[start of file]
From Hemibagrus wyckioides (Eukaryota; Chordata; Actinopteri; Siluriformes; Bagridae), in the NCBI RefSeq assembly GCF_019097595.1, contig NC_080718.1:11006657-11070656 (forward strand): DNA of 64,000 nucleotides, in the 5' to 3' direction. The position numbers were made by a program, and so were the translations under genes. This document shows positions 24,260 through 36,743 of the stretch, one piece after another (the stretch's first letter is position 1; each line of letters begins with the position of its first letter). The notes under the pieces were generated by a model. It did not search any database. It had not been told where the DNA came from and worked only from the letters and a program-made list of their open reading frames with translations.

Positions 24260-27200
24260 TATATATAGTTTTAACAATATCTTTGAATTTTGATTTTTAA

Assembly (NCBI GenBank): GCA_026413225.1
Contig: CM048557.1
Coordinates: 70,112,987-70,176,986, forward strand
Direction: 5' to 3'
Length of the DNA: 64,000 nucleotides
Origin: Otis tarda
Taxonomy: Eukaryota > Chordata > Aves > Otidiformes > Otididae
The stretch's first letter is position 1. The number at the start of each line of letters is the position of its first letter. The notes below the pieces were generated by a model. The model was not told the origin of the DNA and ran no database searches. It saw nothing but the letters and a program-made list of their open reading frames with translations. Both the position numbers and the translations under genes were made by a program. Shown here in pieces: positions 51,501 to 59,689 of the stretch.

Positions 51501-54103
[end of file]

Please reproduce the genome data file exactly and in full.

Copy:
From Hemibagrus wyckioides (Eukaryota; Chordata; Actinopteri; Siluriformes; Bagridae), in the NCBI RefSeq assembly GCF_019097595.1, contig NC_080718.1:11006657-11070656 (forward strand): DNA of 64,000 nucleotides, in the 5' to 3' direction. The position numbers were made by a program, and so were the translations under genes. This document shows positions 24,260 through 36,743 of the stretch, one piece after another (the stretch's first letter is position 1; each line of letters begins with the position of its first letter). The notes under the pieces were generated by a model. It did not search any database. It had not been told where the DNA came from and worked only from the letters and a program-made list of their open reading frames with translations.

Positions 24260-27200
24260 TATATATAGTTTTAACAATATCTTTGAATTTTGATTTTTAA

Assembly (NCBI GenBank): GCA_026413225.1
Contig: CM048557.1
Coordinates: 70,112,987-70,176,986, forward strand
Direction: 5' to 3'
Length of the DNA: 64,000 nucleotides
Origin: Otis tarda
Taxonomy: Eukaryota > Chordata > Aves > Otidiformes > Otididae
The stretch's first letter is position 1. The number at the start of each line of letters is the position of its first letter. The notes below the pieces were generated by a model. The model was not told the origin of the DNA and ran no database searches. It saw nothing but the letters and a program-made list of their open reading frames with translations. Both the position numbers and the translations under genes were made by a program. Shown here in pieces: positions 51,501 to 59,689 of the stretch.

Positions 51501-54103